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Kofi Baker: The Forgotten Foot

Review by Felice Kinnear // February 01 2012
Kofi Baker: The Forgotten Foot

Kofi Baker, only son of polyrhythm pioneer Ginger Baker, has released his first book, The Forgotten Foot. A lucid delve into Kofiʼs laser rhythmic intellect, his book provides a rare and full drumming education. Ginger, well known for his cogent drum solos and igniting controversy, taught his son how to play from a very early age. Kofi has since become inspired to share his knowledge to empower other drummers by writing a complete instructional book.

Ginger Baker, original drummer for Cream, was taught by English Jazz legend, Phil Seaman. He conceived a compelling style that has strongly influenced many of the musical elite. Ginger opened a significant door for double bass drumming to evolve in genres outside of jazz. This core technique is the jugular for developing complex playing. Kofi's book endeavors to introduce this concept early, ensuring both feet are never forgotten.

Ginger, indifferent to challenge, asserts himself as a jazz musician rather than the rock and roll drumming legend he's been deemed. Although his Cream playing is what he’s most famous for, Ginger is admired by the musical aristocrats for the way he fused jazz and African polyrhythms into his own style.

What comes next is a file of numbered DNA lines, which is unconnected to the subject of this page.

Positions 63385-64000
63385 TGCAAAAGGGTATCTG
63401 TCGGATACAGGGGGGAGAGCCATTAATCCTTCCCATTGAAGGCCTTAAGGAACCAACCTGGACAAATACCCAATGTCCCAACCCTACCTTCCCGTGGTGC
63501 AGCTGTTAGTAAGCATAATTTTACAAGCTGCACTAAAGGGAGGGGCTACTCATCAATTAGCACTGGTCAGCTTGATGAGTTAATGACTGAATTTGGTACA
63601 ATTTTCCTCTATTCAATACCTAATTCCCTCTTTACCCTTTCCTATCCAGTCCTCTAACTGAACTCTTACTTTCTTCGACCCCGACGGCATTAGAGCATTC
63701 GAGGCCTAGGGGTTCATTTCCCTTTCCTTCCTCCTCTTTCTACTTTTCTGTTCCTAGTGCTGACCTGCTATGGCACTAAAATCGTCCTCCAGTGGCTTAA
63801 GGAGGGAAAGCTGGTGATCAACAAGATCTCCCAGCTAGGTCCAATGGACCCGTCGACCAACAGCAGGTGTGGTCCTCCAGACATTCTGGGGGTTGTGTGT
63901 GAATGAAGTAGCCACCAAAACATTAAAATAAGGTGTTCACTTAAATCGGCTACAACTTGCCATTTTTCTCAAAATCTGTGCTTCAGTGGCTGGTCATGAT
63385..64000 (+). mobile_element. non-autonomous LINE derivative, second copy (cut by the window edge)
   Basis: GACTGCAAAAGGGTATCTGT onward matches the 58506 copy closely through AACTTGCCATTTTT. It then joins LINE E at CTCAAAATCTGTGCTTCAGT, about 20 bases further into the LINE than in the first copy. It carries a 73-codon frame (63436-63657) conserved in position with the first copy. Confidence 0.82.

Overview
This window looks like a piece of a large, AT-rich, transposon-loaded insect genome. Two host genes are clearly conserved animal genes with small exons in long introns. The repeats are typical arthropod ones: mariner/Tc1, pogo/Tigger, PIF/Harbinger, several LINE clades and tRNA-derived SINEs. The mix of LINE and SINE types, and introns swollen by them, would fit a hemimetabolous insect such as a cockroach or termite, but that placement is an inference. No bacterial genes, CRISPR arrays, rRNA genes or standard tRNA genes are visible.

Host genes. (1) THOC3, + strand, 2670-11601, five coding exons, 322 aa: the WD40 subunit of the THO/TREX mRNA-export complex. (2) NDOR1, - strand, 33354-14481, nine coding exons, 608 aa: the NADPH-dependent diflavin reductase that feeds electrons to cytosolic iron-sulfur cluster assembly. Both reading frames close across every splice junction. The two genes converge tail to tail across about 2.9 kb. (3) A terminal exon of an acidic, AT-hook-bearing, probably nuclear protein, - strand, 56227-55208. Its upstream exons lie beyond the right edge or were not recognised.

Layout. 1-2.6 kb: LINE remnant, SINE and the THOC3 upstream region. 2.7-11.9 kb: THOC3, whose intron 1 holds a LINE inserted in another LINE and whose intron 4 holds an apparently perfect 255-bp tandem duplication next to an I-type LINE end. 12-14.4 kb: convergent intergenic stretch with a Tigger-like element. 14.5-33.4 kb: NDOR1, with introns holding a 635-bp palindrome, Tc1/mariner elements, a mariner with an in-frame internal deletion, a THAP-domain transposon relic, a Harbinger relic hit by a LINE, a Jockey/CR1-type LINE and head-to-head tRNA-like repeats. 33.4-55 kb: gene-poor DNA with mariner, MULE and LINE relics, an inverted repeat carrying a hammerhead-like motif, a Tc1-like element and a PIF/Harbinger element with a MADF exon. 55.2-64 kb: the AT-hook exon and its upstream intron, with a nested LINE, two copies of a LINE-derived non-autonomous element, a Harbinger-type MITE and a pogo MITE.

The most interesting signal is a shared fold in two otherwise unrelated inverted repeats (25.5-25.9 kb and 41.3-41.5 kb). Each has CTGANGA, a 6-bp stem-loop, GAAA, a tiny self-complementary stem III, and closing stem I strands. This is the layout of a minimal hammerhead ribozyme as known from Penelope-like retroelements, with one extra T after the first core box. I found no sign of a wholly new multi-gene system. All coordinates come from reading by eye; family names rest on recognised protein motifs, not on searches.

The Rolling Stone's Charlie Watts, who is also drawn to jazz, emulated Ginger and wanted him to join his 32 piece jazz band in 1987. He told Bill Beuttler in a previous interview: "He's the only guy I've ever seen get any sound out of his tom-toms." Kofi explains this as Ginger "playing flat so when he hits his tom-toms, he strikes the head and rim at the same time producing a full sound making the whole drum resonate." -Bill Beuttler 1http://willybrauch.de/In_Their_Own_Words/charliewatts.htm

Discovering an early affinity for innovation, Ginger taught himself how to read music when he was a teenager. He also made his own kit out of Perspex, bending the plastic shell over a gas stove. Unfortunately, the extraordinary set suffered an early death when Jack Bruce, bassist from Cream, destroyed it in a violent outburst on stage. Ironically, Bruce later admitted the homemade set was one of the best he'd ever heard.

Perhaps the plights Ginger faced inspired him to educate Kofi from the earliest age possible. Taking his teaching role seriously, he implemented the art of tough love in both drumming and life. Kofi's most vivid encounter was his 25th birthday. He asked his father for contact information of his famous friends as a gift to generate more business. Ginger, who was once close with Jimi Hendrix and Eric Clapton, replied to his requests with distinct clarity. A full page of Disney characters' phone numbers such as "Mickey Mouse: 1234- 5678” was the only birthday gift Kofi received from his father that year.

Kofi was three years old when his father introduced him to playing drums which set his career in motion. Ginger ingrained the importance of using both feet simultaneously early in Kofi's playing. This was to build a solid foundation for accomplishing intricate jazz drumming later.